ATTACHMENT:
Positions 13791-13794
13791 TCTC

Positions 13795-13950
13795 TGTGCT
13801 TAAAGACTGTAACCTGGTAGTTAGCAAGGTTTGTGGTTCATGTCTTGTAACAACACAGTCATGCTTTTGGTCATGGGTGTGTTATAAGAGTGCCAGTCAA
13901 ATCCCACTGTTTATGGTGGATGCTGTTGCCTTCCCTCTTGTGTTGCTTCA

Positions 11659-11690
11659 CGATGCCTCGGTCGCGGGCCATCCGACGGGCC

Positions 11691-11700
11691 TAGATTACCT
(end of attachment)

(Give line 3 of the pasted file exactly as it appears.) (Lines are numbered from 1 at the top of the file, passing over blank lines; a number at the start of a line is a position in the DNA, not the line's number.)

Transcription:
Positions 13795-13950